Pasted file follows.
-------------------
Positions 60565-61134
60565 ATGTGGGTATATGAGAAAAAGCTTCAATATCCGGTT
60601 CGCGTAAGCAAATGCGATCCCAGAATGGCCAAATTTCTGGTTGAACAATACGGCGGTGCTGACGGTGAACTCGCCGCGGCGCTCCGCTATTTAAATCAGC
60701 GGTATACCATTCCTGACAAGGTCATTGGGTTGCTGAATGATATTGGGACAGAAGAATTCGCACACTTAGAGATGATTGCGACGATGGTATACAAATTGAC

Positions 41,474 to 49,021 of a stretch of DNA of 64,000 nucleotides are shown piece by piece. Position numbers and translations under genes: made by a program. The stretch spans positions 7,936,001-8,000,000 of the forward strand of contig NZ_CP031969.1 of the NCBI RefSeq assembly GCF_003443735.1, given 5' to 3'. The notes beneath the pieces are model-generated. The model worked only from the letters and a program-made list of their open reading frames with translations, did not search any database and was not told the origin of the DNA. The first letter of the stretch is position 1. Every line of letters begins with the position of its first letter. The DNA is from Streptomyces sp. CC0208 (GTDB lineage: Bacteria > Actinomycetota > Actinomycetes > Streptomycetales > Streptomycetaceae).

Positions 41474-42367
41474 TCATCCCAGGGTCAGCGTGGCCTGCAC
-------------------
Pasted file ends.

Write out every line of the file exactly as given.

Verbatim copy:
Positions 60565-61134
60565 ATGTGGGTATATGAGAAAAAGCTTCAATATCCGGTT
60601 CGCGTAAGCAAATGCGATCCCAGAATGGCCAAATTTCTGGTTGAACAATACGGCGGTGCTGACGGTGAACTCGCCGCGGCGCTCCGCTATTTAAATCAGC
60701 GGTATACCATTCCTGACAAGGTCATTGGGTTGCTGAATGATATTGGGACAGAAGAATTCGCACACTTAGAGATGATTGCGACGATGGTATACAAATTGAC

Positions 41,474 to 49,021 of a stretch of DNA of 64,000 nucleotides are shown piece by piece. Position numbers and translations under genes: made by a program. The stretch spans positions 7,936,001-8,000,000 of the forward strand of contig NZ_CP031969.1 of the NCBI RefSeq assembly GCF_003443735.1, given 5' to 3'. The notes beneath the pieces are model-generated. The model worked only from the letters and a program-made list of their open reading frames with translations, did not search any database and was not told the origin of the DNA. The first letter of the stretch is position 1. Every line of letters begins with the position of its first letter. The DNA is from Streptomyces sp. CC0208 (GTDB lineage: Bacteria > Actinomycetota > Actinomycetes > Streptomycetales > Streptomycetaceae).

Positions 41474-42367
41474 TCATCCCAGGGTCAGCGTGGCCTGCAC